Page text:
Pyrrhotite is the most abundant sulphide and is always associated with sphalerite and galena, except in the fluorite-base metal veining. Intergrown chalcopyrite and pyrrhotite inclusions are increasingly more common within sphalerite as depth increases. Silver occurs as discrete phases of microscopic size, and also apparently as a solid solution in galena. Both modes are of economic importance, although the galena contains 71% of the known silver. The silver phases identified includes freibergite which is the most abundant discrete silver mineral observed. Chalcocite contains silver which is recovered in the lead concentrate. Argentite and stephanite are present in trace amounts, diminishing with depth, as does freibergite. Freibergite, chalcocite, stephanite and argentite are coarsest near the surface where they are commonly intergrown with each other and with galena, sphalerite and chalcopyrite (Pearson & Clark, 1990).
The major gangue minerals are adularia, quartz, calcite and fluorite. Other non-ore minerals include alunite, sericite, chlorite, amphibole and dolomite. The majority of the gangue minerals are found within the fluorite-base metal veins, where fluorite dominates, with accessory chlorite and sericite. The dilatant veins show a variety of gangue mineralogies, related to a progressive development of fracturing and infilling. For example there are quartz only veins, quartz-adularia and adularia only clusters (Pearson & Clark, 1990).
Age dating of fluorite deposited towards the closing stages of mineralisation is indicated to be 45.2±1.1 Ma. The homogenisation temperatures for the ore-stage has been determined to be 388 to 268°C, with a mean of 290°C. It has been suggested that the ore is related to a breccia pipe environment (Pearson & Clark, 1990).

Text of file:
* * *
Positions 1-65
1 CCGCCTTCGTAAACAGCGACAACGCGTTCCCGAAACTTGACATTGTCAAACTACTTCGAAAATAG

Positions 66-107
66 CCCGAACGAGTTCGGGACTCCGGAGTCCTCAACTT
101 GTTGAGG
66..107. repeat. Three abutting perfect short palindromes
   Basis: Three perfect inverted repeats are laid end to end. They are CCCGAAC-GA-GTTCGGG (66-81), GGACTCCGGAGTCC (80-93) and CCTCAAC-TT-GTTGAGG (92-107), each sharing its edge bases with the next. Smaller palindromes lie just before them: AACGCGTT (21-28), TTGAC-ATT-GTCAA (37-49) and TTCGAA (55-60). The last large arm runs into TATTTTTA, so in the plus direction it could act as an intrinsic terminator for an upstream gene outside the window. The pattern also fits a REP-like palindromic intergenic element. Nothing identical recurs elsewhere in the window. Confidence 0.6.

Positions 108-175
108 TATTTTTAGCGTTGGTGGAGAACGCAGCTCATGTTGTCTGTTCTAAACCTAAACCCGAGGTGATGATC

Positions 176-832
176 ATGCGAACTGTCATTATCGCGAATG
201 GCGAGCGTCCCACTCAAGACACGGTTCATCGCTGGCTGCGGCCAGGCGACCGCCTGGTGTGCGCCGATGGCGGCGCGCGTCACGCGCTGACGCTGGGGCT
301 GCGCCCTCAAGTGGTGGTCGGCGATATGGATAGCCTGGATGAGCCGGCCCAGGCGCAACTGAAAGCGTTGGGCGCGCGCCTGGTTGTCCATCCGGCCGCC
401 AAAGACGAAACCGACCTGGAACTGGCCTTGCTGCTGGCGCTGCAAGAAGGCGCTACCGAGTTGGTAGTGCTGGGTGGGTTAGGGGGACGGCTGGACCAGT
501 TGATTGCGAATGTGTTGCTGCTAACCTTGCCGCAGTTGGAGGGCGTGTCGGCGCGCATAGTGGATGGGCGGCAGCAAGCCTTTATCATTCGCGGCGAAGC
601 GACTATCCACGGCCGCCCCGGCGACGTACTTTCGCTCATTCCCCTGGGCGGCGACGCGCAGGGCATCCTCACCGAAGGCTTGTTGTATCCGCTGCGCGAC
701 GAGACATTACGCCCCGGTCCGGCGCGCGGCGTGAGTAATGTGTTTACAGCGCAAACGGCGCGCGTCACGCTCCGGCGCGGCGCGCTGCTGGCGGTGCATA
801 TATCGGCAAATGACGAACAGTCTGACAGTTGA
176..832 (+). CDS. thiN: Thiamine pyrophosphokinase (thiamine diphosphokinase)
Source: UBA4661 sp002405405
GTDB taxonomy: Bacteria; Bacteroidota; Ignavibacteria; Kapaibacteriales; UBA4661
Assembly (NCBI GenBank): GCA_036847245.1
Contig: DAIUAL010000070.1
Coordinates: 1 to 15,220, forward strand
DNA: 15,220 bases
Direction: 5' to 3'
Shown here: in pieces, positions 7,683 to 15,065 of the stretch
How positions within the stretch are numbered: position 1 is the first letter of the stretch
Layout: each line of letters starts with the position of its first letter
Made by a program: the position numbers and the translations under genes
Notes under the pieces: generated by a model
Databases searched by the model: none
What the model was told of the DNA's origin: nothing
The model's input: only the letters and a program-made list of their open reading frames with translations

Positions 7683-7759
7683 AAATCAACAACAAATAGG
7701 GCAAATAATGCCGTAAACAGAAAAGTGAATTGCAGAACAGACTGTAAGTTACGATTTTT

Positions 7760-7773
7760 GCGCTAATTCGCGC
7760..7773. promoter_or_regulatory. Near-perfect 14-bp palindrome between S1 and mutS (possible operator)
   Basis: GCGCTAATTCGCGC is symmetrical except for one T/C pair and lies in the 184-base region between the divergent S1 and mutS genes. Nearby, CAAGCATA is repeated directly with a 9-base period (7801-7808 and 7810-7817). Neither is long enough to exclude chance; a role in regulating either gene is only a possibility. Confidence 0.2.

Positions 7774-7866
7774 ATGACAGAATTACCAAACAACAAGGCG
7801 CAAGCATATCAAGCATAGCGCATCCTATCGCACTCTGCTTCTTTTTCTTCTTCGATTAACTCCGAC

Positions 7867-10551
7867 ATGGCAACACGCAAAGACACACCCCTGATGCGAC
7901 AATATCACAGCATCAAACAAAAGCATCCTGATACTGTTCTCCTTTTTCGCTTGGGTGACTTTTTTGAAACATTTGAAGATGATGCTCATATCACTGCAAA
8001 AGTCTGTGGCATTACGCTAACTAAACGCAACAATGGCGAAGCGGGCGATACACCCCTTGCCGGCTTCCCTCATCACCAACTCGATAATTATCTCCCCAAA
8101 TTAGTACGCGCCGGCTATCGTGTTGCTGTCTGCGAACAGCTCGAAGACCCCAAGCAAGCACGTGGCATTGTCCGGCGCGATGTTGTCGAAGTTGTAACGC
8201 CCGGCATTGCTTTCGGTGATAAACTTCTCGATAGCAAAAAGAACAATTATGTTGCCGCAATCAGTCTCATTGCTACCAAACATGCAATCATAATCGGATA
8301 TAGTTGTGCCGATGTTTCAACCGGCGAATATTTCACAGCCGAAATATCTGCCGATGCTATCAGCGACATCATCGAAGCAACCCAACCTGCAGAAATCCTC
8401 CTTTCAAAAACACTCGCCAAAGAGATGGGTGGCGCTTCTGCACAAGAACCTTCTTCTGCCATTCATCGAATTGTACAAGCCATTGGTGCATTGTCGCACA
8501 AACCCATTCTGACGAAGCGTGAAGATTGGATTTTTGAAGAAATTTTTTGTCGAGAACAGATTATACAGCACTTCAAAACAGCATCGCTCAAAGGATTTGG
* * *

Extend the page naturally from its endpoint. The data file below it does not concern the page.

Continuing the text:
While the ore minerals are not magnetic and do not respond to electrical methods, the associated sulphide gangue mineralogy of pyrrhotite and pyrite do. The pyrrhotite results in a magnetic variation of more than 1000 nT over the ore zone. In addition induced polarisation indicated a clear susceptibility high (over 10 milliseconds) and low resistivity response (under 75 ohm-m).
For detail see the reference(s) listed below.
The most recent source geological information used to prepare this summary was dated: 1994.
This description is a summary from published sources, the chief of which are listed below.
© Copyright Porter GeoConsultancy Pty Ltd. Unauthorised copying, reproduction, storage or dissemination prohibited.
Pearson M F, Clark, K F, Porter E W 1988 - Mineralogy, fluid characteristics, and Silver distribution at Real de Angeles, Zacatecas, Mexico: in Econ. Geol. v83 pp 1737-1759|
Porter GeoConsultancy Pty Ltd (PorterGeo) provides access to this database at no charge. It is largely based on scientific papers and reports in the public domain, and was current when the sources consulted were published. While PorterGeo endeavour to ensure the information was accurate at the time of compilation and subsequent updating, PorterGeo takes no responsibility what-so-ever for inaccurate or out of date data, information or interpretations.